"All right," Rupert answered, in a voice that was quite cheerful. "Wish I could go with you. Stop here a few moments, please, Patrick."

Ward opened the door of the athletic house, and stood a moment, confused by changes in the place since the days when he had used it, yet pleasantly conscious that the spirit of it was the same.

The hot, damp reek of the great bathroom, from the open doors of which clouds of steam were issuing, the noisy, echoing voices of the boys, the heaps of dirty jerseys and moleskin trousers and heavy, cleated shoes lying about on the floor, the open lockers, in which clothing was crowded with varying regard for neatness, and, most of all, the boys themselves, loudly discussing, so earnest that they were forgetting to dress, forgetting, some of them, even to rub themselves dry with their towels,—these were the facts that somehow touched Phil Ward's heart and made him think of the time when he had been such a boy.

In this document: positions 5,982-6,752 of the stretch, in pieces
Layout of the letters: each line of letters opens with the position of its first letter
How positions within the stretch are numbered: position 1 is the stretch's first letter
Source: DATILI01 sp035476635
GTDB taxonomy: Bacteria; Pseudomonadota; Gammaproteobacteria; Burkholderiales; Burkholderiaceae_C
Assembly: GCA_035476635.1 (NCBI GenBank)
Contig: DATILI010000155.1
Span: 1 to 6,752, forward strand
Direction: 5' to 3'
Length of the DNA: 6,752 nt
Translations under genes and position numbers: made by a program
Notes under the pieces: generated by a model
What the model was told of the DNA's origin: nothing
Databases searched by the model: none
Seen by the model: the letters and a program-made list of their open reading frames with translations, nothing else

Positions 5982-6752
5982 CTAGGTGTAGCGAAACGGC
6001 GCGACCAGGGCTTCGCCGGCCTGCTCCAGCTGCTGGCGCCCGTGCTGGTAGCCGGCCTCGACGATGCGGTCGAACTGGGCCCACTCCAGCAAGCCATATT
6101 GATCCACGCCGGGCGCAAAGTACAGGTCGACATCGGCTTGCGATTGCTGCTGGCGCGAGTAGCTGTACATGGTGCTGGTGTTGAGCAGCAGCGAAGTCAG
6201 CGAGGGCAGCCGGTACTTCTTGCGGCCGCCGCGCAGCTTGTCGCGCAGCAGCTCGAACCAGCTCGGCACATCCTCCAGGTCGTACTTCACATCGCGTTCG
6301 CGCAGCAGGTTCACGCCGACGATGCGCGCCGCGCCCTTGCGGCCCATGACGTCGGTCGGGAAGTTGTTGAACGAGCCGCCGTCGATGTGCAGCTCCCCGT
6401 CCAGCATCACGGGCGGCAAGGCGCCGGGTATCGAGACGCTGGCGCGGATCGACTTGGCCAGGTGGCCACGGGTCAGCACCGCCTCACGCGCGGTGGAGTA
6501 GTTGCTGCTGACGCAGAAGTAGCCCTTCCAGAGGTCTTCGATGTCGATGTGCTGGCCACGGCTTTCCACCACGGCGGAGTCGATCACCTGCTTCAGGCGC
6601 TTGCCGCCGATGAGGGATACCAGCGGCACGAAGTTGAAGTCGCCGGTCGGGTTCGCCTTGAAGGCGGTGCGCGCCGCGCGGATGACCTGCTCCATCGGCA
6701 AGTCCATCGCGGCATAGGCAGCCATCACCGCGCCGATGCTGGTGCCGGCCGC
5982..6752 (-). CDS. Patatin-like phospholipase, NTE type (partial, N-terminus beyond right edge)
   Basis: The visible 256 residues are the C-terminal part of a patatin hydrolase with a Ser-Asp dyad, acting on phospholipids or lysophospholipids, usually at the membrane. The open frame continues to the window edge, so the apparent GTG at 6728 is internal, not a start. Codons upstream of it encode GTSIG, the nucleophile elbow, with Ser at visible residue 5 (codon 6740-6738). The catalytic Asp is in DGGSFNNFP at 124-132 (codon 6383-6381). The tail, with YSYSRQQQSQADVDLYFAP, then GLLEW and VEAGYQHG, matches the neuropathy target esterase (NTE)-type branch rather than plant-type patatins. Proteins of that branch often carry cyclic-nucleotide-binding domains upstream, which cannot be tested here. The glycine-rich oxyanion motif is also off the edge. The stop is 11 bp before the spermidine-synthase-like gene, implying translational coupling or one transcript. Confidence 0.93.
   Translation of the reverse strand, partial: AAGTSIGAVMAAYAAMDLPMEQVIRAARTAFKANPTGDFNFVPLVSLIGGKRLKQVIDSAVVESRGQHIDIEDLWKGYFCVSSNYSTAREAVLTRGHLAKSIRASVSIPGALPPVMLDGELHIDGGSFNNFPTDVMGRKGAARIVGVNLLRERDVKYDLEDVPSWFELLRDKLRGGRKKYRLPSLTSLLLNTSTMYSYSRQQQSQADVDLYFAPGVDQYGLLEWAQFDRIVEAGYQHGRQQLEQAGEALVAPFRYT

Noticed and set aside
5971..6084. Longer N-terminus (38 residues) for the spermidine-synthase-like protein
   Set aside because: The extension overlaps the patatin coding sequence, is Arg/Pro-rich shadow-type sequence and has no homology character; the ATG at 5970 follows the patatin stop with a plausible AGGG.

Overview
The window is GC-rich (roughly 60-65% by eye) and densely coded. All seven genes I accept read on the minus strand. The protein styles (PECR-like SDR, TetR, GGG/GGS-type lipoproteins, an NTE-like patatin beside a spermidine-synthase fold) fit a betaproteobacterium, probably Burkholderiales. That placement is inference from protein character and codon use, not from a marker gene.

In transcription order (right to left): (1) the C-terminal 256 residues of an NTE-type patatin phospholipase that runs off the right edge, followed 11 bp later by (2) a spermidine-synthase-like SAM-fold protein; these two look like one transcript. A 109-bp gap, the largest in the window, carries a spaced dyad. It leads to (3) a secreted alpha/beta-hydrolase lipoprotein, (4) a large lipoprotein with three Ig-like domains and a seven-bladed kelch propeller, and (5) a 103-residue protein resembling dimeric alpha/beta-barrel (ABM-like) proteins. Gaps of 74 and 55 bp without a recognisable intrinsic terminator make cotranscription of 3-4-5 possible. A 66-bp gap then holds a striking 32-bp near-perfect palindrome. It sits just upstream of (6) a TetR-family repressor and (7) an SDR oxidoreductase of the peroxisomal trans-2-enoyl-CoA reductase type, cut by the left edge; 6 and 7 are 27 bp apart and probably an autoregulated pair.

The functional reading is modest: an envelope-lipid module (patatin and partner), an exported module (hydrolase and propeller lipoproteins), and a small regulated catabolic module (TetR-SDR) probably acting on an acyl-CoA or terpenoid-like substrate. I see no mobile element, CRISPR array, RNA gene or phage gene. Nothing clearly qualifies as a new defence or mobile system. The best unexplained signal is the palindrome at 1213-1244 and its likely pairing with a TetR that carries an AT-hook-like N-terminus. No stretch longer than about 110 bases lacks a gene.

He looked about for Harry Harding, but saw no face that he recognized. In one corner a boy, stripped to the waist, lay flat on the floor, while another bent over him, kneading his back and rubbing it with alcohol. Ward stepped up and inspected the two; neither of them was Harry.

Over by the scales eight or ten naked fellows who had finished rubbing themselves down were waiting in line to see how much weight they had lost in the game. Harry was not among them; and indeed, as Ward looked about on the boys, deprived of their distinguishing colors, he could not tell who belonged to St. John's, who to St. Timothy's.

He stepped to the door of the great steaming bathroom, where members of both elevens were still fraternizing luxuriously under the showers, carrying on incoherent conversations in loud, echoing voices; and as he stood here, Harry came out, dripping, wringing the water from his hair.

"Hello!" said Ward, and Harry looked up at him from under his wet locks. "Congratulate you." He held out his hand.

"Thanks," said Harry. "My hand's all wet"—